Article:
- Hannan, S., Suharjo, B., Kirbrandoko, K., & Nurmalina, R. (2017). The influence of customer satisfaction, trust and information sharing on customer loyalty of professional services company: An empirical study on independent surveyor services industry in Indonesia. International Journal of Economic Perspectives, 11(1), 344–353.Google Scholar
- Hayes, A. F. (2017). Introduction to mediation, moderation, and conditional process analysis: A regression-based approach. New York: Guilford Publications.Google Scholar
- Hosseini, M. H., & Hosseini, V. S. (2013). The impact of co-production on customer loyalty in banking services: A case of Saman Bank. Iranian Journal of Management Studies, 6(2), 105.Google Scholar
- Iglesias, O., & Ind, N. (2016). How to build a brand with a conscience. In N. Ind & S. Horlings (Eds.), Brands with a conscience. Amsterdam: Kogan Page.Google Scholar
- Iglesias, O., Markovic, S., Singh, J. J., & Sierra, V. (2017). Do Customer perceptions of corporate services brand ethicality improve brand equity? Considering the roles of brand heritage, brand image, and recognition benefits. Journal of Business Ethics. https://doi.org/10.1007/s10551-017-3455-0.CrossRefGoogle Scholar
- Iglesias, O., Markovic, S., & Rialp, J. (2018). How does sensory brand experience influence brand equity? Considering the roles of customer satisfaction, customer affective commitment, and employee empathy. Journal of Business Research. https://doi.org/10.1016/j.jbusres.2018.05.043 CrossRefGoogle Scholar
- Lagace, R. R., Dahlstrom, R., & Gassenheimer, J. B. (1991). The relevance of ethical salesperson behavior on relationship quality: The pharmaceutical industry. Journal of Personal Selling & Sales Management, 11(4), 39–47.Google Scholar
- Lovelock, C., & Wirtz, J. (2011). Services marketing: People, technology, strategy. New Jersey: Prentice Hall.Google Scholar
- Markovic Markovic, S. (2016). 21st-century brands: An innovation opportunity and an ethical challenge. PhD dissertation. Barcelona, Spain: Universitat Ramon Llull.Google Scholar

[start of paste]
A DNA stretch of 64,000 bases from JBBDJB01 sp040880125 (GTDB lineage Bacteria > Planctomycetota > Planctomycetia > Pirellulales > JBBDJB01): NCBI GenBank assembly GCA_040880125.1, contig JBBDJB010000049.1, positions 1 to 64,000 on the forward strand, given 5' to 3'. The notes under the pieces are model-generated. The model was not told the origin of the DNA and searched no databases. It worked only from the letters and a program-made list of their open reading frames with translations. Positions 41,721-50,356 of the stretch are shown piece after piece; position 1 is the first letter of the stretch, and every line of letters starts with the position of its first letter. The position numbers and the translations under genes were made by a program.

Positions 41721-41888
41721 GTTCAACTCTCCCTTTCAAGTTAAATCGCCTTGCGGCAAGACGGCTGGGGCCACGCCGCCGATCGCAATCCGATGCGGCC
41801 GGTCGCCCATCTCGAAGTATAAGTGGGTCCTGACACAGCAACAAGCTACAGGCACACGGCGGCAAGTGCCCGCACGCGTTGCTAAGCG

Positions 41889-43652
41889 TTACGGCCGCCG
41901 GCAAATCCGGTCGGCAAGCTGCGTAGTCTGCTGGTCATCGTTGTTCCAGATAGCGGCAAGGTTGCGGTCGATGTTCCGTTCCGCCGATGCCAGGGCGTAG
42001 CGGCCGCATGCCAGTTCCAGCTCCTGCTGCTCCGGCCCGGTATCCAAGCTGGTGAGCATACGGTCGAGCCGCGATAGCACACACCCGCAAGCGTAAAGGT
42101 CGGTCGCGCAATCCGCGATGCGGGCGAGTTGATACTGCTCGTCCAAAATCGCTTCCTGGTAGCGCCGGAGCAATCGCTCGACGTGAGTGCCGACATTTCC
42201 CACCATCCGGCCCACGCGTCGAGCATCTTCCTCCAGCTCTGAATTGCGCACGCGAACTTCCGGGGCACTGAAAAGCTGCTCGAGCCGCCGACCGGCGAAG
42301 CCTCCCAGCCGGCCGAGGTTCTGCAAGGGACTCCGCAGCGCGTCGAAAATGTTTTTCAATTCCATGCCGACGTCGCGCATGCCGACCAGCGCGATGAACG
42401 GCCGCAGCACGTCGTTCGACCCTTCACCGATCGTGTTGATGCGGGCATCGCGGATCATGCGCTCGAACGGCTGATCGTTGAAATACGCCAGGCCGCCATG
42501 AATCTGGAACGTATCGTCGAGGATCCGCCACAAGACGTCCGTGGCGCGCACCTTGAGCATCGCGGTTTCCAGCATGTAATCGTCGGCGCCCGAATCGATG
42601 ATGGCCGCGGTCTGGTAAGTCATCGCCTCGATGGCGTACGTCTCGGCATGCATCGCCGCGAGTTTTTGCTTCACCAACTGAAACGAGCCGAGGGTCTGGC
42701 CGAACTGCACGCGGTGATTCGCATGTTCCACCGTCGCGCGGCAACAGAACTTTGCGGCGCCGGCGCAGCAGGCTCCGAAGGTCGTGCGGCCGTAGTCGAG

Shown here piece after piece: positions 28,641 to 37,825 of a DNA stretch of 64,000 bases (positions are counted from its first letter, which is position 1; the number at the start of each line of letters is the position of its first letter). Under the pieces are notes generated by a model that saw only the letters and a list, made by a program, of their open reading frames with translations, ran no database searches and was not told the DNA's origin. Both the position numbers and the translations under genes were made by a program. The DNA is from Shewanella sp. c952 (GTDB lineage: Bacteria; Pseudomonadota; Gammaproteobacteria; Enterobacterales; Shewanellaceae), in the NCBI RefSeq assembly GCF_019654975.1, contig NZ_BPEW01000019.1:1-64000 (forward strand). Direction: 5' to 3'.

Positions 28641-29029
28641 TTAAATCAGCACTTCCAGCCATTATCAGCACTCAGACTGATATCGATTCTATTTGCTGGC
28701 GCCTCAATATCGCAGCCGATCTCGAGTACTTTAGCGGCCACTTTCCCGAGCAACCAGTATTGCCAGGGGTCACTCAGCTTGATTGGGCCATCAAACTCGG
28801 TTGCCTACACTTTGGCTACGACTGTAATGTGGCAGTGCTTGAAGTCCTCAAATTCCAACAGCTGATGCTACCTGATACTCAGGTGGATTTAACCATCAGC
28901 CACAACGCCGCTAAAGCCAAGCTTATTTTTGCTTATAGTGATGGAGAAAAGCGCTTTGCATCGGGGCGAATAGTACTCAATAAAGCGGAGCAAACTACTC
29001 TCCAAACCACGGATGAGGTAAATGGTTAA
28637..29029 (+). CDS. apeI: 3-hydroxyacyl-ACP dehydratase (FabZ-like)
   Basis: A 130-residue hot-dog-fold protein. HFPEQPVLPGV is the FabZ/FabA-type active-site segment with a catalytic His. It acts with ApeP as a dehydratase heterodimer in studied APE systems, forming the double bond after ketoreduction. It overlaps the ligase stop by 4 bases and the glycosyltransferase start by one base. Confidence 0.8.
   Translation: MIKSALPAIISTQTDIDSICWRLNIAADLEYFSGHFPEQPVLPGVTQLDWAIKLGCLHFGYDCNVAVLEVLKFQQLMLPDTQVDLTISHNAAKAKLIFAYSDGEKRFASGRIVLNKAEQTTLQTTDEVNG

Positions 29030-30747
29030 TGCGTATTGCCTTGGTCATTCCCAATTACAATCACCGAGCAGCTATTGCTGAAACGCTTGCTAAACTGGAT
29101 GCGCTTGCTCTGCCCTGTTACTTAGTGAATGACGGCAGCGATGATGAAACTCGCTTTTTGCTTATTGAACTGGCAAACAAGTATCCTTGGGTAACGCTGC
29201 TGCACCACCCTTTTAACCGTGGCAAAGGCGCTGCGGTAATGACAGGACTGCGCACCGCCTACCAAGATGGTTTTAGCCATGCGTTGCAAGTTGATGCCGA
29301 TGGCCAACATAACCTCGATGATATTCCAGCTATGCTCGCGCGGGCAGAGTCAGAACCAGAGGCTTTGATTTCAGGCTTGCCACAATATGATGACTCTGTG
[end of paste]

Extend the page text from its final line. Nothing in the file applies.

- Markovic, S., Iglesias, O., Singh, J. J., & Sierra, V. (2018). How does the perceived ethicality of corporate services brands influence loyalty and positive word-of-mouth? Analyzing the roles of empathy, affective commitment, and perceived quality. Journal of Business Ethics, 148, 721–740.CrossRefGoogle Scholar
- Nambisan, S., & Nambisan, P. (2008). How to profit from a better’virtual customer environment’. MIT Sloan Management Review, 49(3), 53.Google Scholar
- Nunnally, J. C., & Bernstein, I. H. (1994). Psychological theory. New York: MacGraw-Hill.Google Scholar
- Prahalad, C. K., & Ramaswamy, V. (2000). Co-opting customer competence. Harvard Business Review, 78(1), 79–90.Google Scholar
- PwC. (2016). Redefining business success in a changing world. Retrieved April 7, 2018, from http://www.pwc.com/gx/en/ceo-survey/2016/landing-page/pwc-19th-annual-global-ceo-survey.pdf.
- Rajah, E., Marshall, R., & Nam, I. (2008). Relationship glue: Customers and marketers co-creating a purchase experience. Advances in Consumer Research, 35, 367–373.Google Scholar
- Reputation Institute. (2016). 2016 Global RepTrak 100 Report. Retrieved April 7, 2018, from https://www.pwc.com/gx/en/ceo-survey/2016/landing-page/pwc-19th-annual-global-ceo-survey.pdf.
- Singh, J. J. (2014). RSC ha llegado para quedarse [CSR is here to stay]. In G. Costa & M. Casabayó (Eds.), Soul marketing (pp. 53–62). Barcelona: Profit Editorial.Google Scholar
- Von Hippel, E. (2005). Democratizing innovation. Cambridge: The MIT Press.Google Scholar
- West, S. G., Finch, J. F., & Curran, P. J. (1995). Structural equation models with non-normal variables: Problems and remedies. In R. H. Hoyle (Ed.), Structural equation modeling: Concepts, issues, and applications. Thousand Oaks: Sage.Google Scholar